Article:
An article by Adele Horin in the February 15 Sydney Morning Herald reported the findings of a world authority on income inequality, Sir Anthony Atkinson, of Oxford University, which he presented at a seminar at the social policy research centre at the University of NSW.
"The research shows the top 10 per cent of earners in most OECD countries, including Australia, have been the big beneficiaries of globalisation, each year pulling further ahead of people on median earnings", Horin reported.
"Gated communities had sprung up to separate the very rich from ordinary people, and the rise in use of domestic servants, elite schools and private health insurance were signs of the wealthy being able 'to opt out of the community', [Atkinson] said.
"Australia's rich had pulled ahead as quickly as their counterparts in the US, Britain and Canada but it was the super rich, the top 1 per cent of earners, who had gained the most.
"At the same time, Australians in the lowest earnings decile had hardly improved their position relative to the median in the 20 years to 2004, though they were luckier than their counterparts in many OECD countries who had gone backwards."
So the top 10% got richer, the top 1% got even richer and the bottom 10% have to be thankful that they haven't gone backwards.
Of course, we are talking about income distribution here. When you look at wealth distribution, the lurch to greater inequality is even more dramatic.
On current trends, by the year 2030 the richest 20% of Australians will own 70% of the nation's wealth, while in 1967, the top 20% owned 53.5% of wealth.
When debts are taken into account, the Reserve Bank found in 2004 that the poorest 20% of Australians own just 0.2% of the nation's wealth.
On a global scale, the richest 10% own 85% of the world's assets. The bottom 50% owned barely 1% of global wealth.
Perhaps the word "unfair" comes to your mind. But I am thinking of another word: "unsustainable". It is not just that such a trend of widening disparities cannot be accepted, but that it will not be tolerated. It spells doom for the environment and a future of endless bloody conflict.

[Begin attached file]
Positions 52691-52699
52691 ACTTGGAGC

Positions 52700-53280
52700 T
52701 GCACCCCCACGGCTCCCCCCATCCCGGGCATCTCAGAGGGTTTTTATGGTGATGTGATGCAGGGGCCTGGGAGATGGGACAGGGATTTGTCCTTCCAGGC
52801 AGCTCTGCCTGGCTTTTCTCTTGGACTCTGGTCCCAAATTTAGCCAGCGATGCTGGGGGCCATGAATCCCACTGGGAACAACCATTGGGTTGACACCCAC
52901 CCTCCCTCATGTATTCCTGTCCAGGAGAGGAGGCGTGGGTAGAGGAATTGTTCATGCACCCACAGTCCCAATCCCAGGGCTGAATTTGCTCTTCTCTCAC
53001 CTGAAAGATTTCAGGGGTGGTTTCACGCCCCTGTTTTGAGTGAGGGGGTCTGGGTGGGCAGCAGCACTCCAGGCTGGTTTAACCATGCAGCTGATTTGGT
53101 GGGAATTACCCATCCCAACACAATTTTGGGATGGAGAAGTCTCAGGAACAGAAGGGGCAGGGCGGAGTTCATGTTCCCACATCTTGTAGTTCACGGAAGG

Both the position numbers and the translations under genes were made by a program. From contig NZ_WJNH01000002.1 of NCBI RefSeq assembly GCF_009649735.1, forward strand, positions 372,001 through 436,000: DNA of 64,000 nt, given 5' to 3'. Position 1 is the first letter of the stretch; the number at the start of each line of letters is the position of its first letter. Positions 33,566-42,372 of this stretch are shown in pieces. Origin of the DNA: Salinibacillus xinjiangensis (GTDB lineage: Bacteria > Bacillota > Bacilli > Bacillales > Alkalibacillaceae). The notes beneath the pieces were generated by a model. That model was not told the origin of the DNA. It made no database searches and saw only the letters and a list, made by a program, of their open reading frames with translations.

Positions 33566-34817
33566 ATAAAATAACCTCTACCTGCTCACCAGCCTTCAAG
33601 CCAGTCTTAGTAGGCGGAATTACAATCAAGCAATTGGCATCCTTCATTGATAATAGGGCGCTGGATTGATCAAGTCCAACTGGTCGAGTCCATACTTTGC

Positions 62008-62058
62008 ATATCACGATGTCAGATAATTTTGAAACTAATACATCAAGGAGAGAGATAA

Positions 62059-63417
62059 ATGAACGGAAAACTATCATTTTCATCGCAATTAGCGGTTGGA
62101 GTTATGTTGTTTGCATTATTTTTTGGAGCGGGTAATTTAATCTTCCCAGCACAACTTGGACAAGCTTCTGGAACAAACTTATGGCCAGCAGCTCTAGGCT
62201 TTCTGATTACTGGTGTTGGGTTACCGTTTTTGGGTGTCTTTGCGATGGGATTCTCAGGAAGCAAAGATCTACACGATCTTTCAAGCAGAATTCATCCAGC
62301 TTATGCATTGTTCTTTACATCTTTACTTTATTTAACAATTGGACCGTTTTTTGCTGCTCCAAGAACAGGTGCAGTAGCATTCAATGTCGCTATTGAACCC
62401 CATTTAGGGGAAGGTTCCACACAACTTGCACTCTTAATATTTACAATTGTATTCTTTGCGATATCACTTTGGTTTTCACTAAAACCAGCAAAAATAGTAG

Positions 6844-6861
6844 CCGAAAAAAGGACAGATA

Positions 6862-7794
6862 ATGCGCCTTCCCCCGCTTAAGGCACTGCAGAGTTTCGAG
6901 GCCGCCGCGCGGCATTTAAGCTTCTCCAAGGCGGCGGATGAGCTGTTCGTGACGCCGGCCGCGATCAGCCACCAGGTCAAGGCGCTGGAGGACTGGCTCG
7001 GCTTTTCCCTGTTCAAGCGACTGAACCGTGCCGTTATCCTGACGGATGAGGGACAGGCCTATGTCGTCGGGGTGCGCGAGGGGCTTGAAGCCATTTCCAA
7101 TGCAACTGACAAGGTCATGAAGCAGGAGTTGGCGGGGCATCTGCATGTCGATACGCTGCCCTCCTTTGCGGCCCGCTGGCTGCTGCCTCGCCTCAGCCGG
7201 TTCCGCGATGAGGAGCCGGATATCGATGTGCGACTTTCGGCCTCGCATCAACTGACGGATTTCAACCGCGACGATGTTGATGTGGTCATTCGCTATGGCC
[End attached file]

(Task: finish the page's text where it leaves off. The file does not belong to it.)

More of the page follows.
The big question is whether the 90% who are the wage slaves for the top 10% have the power to change the course of history.
At Green Left Weekly we know that the 90% — who make everything that is produced and provide all services — have the power to change the world for the better. But the 90% have to get organised for this historic task before it is too late. Green Left Weekly is committed to playing a role in this process and we need your help.
So far this year, we have raised 10% of our annual $250,000 Fighting Fund. $4944 came in last week, bringing the total raised this year to $25,610 in just over a month. Thank you to all our supporters out there.
We'd like to make, or exceed, our target this year and we can do this with your help.
Please check the calendar of events on page 23. If you can make it to one of these fundraising events, please do. If you can make a donation to the 2007 Green Left Weekly Fighting Fund you can make a deposit at: Greenleft, Commonwealth Bank, BSB 062-006, Account No. 901992. Alternatively, send a cheque or money order to PO Box 515, Broadway NSW 2007, phone it through on the toll-free line at 1800 634 206 (within Australia), or donate securely online at <http://www.greenleft.org.au/fogl.htm>.